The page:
Ideally if you know something about the process that generated the data, you may be able to figure out what degree to use for the polynomial, but if you can't, beware of fitting data to high degree polynomials. A degree d polynomial can exactly fit d + 1 points so if you use too high a degree you'll get a misleadingly exact match.
For example, Figure 3 shows a degree 9 polynomial exactly fitting 10 data points. The curve fits the points exactly but that doesn't mean it's the best fit or the most useful one.
Figure 3. Too Tight a Fit: A high-degree polynomial can fit most any data, possibly obscuring its true structure.
Figure 4 shows the same points fitted by a degree 2 polynomial. Although this doesn't fit the points exactly, it's probably is a better representation of the data than the previous curve.
For example, suppose you want to predict the y value when x is close to 0. The polynomial in Figure 4 would give you a value close to the bottom of the graph while the polynomial in Figure 3 would give you a value way off the top. Which is really better depends on your situation but unless something really complex is happening, the degree 2 curve is probably a better bet.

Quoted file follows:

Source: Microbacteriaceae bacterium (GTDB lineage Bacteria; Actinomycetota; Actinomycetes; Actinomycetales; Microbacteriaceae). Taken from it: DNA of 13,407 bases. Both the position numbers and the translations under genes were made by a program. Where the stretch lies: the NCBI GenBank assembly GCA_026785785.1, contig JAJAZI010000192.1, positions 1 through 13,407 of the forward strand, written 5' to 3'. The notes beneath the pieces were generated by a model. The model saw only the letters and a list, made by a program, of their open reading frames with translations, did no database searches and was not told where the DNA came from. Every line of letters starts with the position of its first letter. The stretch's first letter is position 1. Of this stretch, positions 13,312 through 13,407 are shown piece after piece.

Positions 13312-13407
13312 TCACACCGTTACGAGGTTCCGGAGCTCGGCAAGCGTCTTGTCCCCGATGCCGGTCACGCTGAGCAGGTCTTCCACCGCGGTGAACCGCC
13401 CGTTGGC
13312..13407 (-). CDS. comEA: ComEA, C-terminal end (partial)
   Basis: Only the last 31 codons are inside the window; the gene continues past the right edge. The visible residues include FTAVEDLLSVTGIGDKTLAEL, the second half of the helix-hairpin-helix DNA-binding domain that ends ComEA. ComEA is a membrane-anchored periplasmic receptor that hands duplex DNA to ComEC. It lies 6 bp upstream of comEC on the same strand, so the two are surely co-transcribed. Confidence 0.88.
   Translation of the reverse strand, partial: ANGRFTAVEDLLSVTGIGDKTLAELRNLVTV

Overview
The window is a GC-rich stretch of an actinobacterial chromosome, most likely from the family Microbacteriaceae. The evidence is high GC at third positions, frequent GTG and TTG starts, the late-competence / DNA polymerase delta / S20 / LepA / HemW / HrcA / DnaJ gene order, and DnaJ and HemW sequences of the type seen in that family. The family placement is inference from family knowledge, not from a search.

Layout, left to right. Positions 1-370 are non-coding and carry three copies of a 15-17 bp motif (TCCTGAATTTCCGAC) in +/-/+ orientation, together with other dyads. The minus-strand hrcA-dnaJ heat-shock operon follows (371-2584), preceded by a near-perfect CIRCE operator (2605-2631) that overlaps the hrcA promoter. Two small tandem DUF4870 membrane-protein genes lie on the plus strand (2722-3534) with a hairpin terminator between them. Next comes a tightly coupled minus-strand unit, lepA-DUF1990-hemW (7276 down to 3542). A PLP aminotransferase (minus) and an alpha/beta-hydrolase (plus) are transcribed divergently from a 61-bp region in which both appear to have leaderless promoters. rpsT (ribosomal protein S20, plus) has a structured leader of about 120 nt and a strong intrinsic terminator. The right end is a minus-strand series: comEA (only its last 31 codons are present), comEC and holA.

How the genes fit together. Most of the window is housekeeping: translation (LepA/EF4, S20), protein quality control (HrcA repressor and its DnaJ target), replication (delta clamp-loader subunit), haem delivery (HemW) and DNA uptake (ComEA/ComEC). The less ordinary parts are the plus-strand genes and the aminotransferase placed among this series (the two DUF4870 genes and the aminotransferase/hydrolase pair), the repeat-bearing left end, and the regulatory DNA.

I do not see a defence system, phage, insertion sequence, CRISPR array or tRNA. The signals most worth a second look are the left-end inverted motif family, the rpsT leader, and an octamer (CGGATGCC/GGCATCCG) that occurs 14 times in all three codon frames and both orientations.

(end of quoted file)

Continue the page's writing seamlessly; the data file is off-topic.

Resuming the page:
Figure 4. Relaxed Fit: A degree 2 polynomial probably fits this data better than a degree 9 polynomial even though it doesn't fit the points exactly.
You can use techniques similar to those described here to find other kinds of least squares fits, too. For example, depending on your data you may want to use a logarithmic curve of the form y = a + b * ln(x), a power curve of the form y = a * xb, or an exponential curve of the form y = a * ebx. For more information on these kinds of curves, see Wolfram MathWorld.

Rod Stephens is a consultant and author who has written more than a dozen books and two hundred magazine articles, mostly about Visual Basic. During his career he has worked on an eclectic assortment of applications for repair dispatch, fuel tax tracking, professional football training, wastewater treatment, geographic mapping, and ticket sales. His VB Helper web site receives more than 7 million hits per month and provides three newsletters and thousands of tips, tricks, and examples for Visual Basic programmers.